Saturday 17 August 2019

Novak Djokovic admits he was fighting Centre Court crowd in epic Wimbledon final win over Roger Federer

Novak Djokovic consoles Roger Federer at the net. Photo: Laurence Griffiths/AFP/Getty Images
Novak Djokovic consoles Roger Federer at the net. Photo: Laurence Griffiths/AFP/Getty Images
Kevin Palmer

Kevin Palmer

Novak Djokovic admitted he tried to use the negativity flowing towards him from the Centre Court crowd at Wimbledon as motivation for his victory against Roger Federer in an epic final.

The defending champion saved two match points in the fifth set before winning the first deciding tie-break played in singles at the All England Club for a 7-6 (5) 1-6 7-6 (4) 4-6 13-12 (3) victory after four hours and 57 minutes.

It was the longest men's singles final in Wimbledon history and brought Djokovic a fifth title, equalling Bjorn Borg and now just three behind Federer.

The Serbian is closing in on Federer's all-time grand-slam record, too, with his 16th title leaving him four off the Swiss and only two adrift of Rafael Nada, yet Djokovic admitted the partisan support for Federer is becoming tiresome, as his latest triumph was greeted with disappointment by many on Centre Court.

"When the crowd is chanting 'Roger' I hear 'Novak'," he said. "It sounds silly, but it is like that. I try to convince myself.

"It's hard to not be aware of the support he gets. You have that kind of electric atmosphere, that kind of noise, especially in some decisive moments where we're quite even. It's one way or another. The crowd gets into it.

Holding court: Novak Djokovic is at full stretch as he reaches for a return during yesterday’s Wimbledon final. Photo: Will Oliver/AFP/Getty Images

"Of course, if you have the majority of the crowd on your side, it helps, it gives you motivation, it gives you strength, it gives you energy. When you don't, then you have to find it within, I guess. Maybe one day I can come back and this emotion from the crowd will be different.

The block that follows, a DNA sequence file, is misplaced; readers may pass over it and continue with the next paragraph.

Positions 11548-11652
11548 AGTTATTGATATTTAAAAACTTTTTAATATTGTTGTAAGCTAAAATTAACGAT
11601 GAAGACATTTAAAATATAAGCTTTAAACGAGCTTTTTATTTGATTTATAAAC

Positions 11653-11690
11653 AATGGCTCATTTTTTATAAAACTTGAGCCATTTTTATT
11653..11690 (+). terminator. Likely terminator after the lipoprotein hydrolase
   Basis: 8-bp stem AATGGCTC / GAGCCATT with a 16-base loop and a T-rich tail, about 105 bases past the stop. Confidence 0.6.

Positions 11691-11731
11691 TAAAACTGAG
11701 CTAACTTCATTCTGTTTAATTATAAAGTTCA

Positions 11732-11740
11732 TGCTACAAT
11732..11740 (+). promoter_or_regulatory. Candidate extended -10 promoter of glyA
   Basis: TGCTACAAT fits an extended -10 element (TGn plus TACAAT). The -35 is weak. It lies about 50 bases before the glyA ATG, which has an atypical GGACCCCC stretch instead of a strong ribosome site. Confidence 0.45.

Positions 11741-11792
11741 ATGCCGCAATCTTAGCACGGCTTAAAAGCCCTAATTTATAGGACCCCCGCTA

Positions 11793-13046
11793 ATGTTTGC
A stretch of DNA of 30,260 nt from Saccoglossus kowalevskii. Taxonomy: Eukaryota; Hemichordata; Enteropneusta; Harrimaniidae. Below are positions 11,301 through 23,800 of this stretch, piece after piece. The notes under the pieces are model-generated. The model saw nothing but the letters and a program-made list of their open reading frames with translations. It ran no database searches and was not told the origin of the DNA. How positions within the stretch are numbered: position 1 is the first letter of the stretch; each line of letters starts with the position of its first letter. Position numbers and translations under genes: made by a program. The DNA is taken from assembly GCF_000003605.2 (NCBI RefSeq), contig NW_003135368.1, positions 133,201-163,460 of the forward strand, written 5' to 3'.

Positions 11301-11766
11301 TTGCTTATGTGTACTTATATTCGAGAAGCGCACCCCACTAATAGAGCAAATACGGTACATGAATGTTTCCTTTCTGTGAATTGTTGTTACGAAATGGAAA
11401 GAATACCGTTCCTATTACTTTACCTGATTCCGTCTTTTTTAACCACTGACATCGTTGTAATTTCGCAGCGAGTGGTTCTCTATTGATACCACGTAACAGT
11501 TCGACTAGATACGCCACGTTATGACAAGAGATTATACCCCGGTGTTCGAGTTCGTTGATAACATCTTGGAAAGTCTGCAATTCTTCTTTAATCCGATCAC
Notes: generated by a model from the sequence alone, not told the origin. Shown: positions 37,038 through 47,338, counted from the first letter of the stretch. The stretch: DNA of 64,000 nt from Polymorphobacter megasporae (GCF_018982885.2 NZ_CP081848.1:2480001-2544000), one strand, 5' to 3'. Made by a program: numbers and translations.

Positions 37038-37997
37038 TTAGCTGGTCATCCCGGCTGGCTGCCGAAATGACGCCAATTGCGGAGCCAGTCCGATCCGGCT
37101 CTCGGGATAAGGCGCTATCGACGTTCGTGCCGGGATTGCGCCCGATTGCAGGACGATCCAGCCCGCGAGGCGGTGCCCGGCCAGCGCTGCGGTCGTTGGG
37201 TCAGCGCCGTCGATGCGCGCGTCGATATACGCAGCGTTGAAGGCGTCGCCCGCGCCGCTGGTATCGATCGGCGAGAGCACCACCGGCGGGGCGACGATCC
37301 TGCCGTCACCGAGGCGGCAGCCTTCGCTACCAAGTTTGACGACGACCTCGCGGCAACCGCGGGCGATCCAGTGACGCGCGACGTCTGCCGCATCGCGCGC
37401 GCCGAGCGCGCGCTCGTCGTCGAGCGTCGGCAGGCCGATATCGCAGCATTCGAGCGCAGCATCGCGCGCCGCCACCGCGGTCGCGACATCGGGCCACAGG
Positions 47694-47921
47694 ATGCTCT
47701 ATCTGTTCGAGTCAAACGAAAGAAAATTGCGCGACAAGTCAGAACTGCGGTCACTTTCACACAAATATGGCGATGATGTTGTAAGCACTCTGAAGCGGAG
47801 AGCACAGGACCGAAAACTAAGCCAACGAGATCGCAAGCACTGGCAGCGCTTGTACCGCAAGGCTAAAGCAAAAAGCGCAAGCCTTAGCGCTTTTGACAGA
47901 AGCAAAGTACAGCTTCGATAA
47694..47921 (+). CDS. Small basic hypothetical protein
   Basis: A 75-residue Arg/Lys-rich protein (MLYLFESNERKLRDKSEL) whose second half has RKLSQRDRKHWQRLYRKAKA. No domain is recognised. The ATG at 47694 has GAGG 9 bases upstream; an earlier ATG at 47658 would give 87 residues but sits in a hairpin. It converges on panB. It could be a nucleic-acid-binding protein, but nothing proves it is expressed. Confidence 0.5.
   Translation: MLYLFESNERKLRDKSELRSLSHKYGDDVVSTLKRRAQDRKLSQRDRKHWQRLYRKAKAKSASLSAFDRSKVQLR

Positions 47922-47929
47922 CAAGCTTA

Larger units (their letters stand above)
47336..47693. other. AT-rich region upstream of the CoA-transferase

"These kind of matches, you work for, you live for, they give sense and they give value to every minute you spend on the court training and working to get yourself in this position and play the match with one of your greatest rivals of all time.

"It was probably the mentally most demanding match I was ever part of. I had the most physically demanding match against Nadal in the finals of Australia that went almost six hours. But mentally this was a different level, because of everything.

"I'm just obviously thrilled and overjoyed with emotions to be sitting here in front of you as a winner. It was one shot away from losing the match. This match had everything. It could have gone easily his way.

"In these kind of moments, I just try to never lose self-belief, just stay calm, just focus on trying to get the ball back, return, which wasn't serving me very well today. But, in the most important moments, all three tie-breaks I guess, I found my best game."

A crestfallen Federer didn't try to hold back his disappointment as he admitted he had blown his chance to win a ninth Wimbledon title by spurning two match points in the fifth set.

Federer slumps on his seat after the exhausting five-set final getty. Photo: Matthias Hangst/Getty Images

"I just feel like it's such an incredible opportunity missed. I can't believe it," said the former world No.1. "For now it hurts, and it should, like every loss does here at Wimbledon.

"I'm very strong at being able to move on because I don't want to be depressed about actually an amazing tennis match. You try to see the positives, you try to take it as a good thing, I guess, that you're not down a break or that the match is not over yet.

If I could have picked it before the match to be at 9-all in the fifth, that wouldn't be a terrible thing. You just always try to push yourself to see things on the better side, but, yeah, it was definitely tough to have those chances."

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